Post-traumatic stress disorder

Post-Traumatic Stress Disorder (PTSD) can start after any traumatic event or situation of an exceptionally threatening or catastrophic nature, which is likely to cause pervasive distress in almost anyone.

A traumatic event is one where we can see that we are in danger, our life is threatened, or where we witness other people dying, at risk of dying, or being injured. This creates intense feelings of fear, helplessness or horror. 

Traumatic and acquired brain injury is stressful for the entire family. This can impact on parents, siblings, and marital cohesion, and may be considered detrimental. Psychological challenges and traumatic stress symptoms are common among parents with children who had been admitted to Paediatric Intensive Care Unit (PICU). Parents may report significant and persisting distress long after discharge. Recolo's trauma-based intervention focuses on both the child's needs, as well as parents and siblings who may have been effected. 

The symptoms of PTSD can start after a delay of weeks, or even months. Individuals with PTSD generally suffer a triad of general symptoms: reliving of the traumatic event in the form of flashbacks or nightmares; emotional numbing; and heightened states of arousal, like jumpiness and irritability. We recognise that in diagnosis, the broad categories of PTSD symptoms are present in children as well as adults. However symptoms may differ in younger children (e.g. re-enacting, repetitive play, emotional and behavioural disturbances). Therefore all of our interventions are child-focused and age specific.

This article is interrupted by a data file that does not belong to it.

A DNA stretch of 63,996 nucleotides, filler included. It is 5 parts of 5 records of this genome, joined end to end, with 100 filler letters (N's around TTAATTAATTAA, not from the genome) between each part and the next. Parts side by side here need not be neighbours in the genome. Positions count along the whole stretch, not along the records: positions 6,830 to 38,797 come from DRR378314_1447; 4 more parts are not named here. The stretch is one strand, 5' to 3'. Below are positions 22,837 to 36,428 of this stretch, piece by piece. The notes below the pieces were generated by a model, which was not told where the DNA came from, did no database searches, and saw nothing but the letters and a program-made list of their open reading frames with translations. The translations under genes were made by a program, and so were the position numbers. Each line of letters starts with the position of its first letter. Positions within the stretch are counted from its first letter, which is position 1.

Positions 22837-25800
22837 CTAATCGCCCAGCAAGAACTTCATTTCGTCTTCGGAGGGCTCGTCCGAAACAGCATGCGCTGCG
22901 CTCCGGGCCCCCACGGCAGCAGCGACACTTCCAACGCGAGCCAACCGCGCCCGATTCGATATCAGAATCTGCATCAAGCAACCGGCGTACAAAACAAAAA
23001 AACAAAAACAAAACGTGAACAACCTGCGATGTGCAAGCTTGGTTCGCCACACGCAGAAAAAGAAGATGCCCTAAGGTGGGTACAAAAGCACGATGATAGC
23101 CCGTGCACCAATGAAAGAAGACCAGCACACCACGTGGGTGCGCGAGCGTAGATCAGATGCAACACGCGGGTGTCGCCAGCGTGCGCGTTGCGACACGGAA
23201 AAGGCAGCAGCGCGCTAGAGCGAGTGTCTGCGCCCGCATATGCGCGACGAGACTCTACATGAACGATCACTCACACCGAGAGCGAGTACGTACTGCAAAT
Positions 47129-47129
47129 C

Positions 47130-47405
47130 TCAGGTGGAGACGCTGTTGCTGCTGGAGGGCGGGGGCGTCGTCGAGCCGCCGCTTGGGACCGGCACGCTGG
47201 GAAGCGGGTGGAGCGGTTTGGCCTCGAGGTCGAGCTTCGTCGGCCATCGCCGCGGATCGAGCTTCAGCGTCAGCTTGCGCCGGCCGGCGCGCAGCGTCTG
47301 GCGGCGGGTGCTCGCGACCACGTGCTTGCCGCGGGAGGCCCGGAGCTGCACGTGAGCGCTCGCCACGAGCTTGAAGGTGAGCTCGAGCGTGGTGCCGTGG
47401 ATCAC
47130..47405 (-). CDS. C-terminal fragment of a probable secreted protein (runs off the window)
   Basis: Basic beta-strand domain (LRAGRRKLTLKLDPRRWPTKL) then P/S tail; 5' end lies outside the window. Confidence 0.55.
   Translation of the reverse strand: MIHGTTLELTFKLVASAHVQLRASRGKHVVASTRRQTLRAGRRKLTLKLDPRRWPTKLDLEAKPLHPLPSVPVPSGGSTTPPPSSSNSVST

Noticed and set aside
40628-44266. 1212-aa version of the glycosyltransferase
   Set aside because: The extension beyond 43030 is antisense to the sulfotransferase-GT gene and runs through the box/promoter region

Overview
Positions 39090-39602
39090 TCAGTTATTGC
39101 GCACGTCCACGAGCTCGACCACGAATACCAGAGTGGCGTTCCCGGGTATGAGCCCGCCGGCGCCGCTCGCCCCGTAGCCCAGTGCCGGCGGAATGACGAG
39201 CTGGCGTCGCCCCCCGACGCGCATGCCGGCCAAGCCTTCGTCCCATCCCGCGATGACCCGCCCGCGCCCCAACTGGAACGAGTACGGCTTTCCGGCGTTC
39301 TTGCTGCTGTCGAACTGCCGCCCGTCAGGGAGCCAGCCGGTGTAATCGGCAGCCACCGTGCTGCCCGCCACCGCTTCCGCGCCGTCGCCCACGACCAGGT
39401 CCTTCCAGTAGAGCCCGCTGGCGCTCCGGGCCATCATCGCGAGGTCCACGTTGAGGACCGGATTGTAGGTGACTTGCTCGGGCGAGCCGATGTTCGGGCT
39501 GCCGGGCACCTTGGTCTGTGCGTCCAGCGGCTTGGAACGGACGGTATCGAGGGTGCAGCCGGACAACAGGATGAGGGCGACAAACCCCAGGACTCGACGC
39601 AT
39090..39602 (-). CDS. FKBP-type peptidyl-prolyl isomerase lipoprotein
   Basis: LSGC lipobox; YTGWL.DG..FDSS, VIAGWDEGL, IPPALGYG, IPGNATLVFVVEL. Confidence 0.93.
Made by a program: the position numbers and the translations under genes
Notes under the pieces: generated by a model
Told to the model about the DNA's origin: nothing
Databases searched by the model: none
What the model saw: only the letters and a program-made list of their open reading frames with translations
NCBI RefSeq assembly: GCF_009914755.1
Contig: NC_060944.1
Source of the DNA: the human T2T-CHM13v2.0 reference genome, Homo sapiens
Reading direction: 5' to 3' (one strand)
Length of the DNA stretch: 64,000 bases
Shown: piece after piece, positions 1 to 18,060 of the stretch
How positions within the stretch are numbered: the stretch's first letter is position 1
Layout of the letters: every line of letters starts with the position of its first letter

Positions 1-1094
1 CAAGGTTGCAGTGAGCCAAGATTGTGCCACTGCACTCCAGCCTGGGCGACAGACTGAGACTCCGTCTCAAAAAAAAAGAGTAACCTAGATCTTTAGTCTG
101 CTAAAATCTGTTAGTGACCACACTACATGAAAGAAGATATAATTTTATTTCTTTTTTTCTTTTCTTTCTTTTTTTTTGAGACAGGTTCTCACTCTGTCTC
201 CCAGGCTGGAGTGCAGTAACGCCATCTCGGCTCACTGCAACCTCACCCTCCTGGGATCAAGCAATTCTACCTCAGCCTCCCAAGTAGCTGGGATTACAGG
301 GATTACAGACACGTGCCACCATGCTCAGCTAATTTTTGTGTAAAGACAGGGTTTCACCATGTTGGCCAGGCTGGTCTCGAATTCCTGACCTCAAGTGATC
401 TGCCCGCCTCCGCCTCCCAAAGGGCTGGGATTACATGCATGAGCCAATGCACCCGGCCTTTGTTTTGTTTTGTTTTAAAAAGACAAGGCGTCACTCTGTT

All the effective psychotherapies for PTSD focus on the traumatic experiences that have produced the symptoms. Trauma-focused Cognitive Behavioural Therapy (TF-CBT) or Eye Movement Desensitization and Reprocessing (EMDR) are the first line treatment for people with more than a three month history of symptoms. 

We recognise that as a process of the therapy, it is important to spend time developing a trusting therapeutic relationship. Parents have an important role to play as co-therapists. As the therapy develops, the child and their family are educated about the process of coping with trauma and supported with stress-management training. Those impacted by the traumatic experiences are encouraged, with guidance, to re-experience and integrate the traumatic event into their lives and self-concepts.